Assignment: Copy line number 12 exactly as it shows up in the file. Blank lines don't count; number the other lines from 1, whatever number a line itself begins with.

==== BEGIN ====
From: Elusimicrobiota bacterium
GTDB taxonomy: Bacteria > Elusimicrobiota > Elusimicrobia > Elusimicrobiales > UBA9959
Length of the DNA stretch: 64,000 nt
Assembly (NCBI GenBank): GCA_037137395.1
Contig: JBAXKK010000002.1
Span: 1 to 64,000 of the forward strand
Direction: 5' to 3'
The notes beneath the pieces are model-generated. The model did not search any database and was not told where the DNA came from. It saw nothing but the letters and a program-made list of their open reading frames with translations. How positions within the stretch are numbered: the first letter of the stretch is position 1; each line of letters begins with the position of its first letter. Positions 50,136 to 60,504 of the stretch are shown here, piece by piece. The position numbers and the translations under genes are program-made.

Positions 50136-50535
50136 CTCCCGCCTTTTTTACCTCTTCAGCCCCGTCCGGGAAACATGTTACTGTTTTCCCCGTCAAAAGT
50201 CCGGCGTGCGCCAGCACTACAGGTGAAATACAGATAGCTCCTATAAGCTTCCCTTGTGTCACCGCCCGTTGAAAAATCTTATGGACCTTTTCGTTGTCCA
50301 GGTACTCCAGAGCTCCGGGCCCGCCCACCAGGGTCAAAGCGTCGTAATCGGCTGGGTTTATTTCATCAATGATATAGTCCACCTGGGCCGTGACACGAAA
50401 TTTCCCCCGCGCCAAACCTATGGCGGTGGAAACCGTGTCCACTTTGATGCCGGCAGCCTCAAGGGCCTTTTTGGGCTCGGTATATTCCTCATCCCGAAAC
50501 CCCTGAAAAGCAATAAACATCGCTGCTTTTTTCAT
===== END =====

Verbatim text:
50301 GGTACTCCAGAGCTCCGGGCCCGCCCACCAGGGTCAAAGCGTCGTAATCGGCTGGGTTTATTTCATCAATGATATAGTCCACCTGGGCCGTGACACGAAA